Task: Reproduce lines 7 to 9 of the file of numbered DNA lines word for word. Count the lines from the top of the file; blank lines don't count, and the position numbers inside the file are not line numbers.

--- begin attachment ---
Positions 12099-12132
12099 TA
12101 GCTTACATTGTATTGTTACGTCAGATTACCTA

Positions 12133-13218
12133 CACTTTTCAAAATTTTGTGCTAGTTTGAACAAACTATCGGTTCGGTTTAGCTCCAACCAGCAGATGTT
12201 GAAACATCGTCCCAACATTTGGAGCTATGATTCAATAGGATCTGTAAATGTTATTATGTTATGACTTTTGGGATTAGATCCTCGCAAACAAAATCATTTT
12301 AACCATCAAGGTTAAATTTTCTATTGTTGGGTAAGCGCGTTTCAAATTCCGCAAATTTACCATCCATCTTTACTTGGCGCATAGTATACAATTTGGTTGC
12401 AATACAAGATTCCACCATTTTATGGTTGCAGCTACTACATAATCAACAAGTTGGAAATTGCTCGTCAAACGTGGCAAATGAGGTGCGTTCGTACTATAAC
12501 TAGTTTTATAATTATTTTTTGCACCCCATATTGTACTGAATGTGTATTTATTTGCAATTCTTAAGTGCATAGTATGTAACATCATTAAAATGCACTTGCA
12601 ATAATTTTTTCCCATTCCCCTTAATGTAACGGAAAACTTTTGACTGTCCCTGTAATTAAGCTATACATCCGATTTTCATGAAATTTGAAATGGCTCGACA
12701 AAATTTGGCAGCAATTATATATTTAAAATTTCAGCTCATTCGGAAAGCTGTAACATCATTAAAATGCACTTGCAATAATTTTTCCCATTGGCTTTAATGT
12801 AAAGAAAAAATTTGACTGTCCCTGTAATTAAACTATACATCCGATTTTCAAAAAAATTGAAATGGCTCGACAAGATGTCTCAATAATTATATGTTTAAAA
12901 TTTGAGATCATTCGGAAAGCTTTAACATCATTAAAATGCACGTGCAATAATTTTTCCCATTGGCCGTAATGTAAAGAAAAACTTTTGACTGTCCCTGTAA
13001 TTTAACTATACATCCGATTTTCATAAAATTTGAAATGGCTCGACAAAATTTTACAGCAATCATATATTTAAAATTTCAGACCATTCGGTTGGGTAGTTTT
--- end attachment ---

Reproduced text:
12301 AACCATCAAGGTTAAATTTTCTATTGTTGGGTAAGCGCGTTTCAAATTCCGCAAATTTACCATCCATCTTTACTTGGCGCATAGTATACAATTTGGTTGC
12401 AATACAAGATTCCACCATTTTATGGTTGCAGCTACTACATAATCAACAAGTTGGAAATTGCTCGTCAAACGTGGCAAATGAGGTGCGTTCGTACTATAAC
12501 TAGTTTTATAATTATTTTTTGCACCCCATATTGTACTGAATGTGTATTTATTTGCAATTCTTAAGTGCATAGTATGTAACATCATTAAAATGCACTTGCA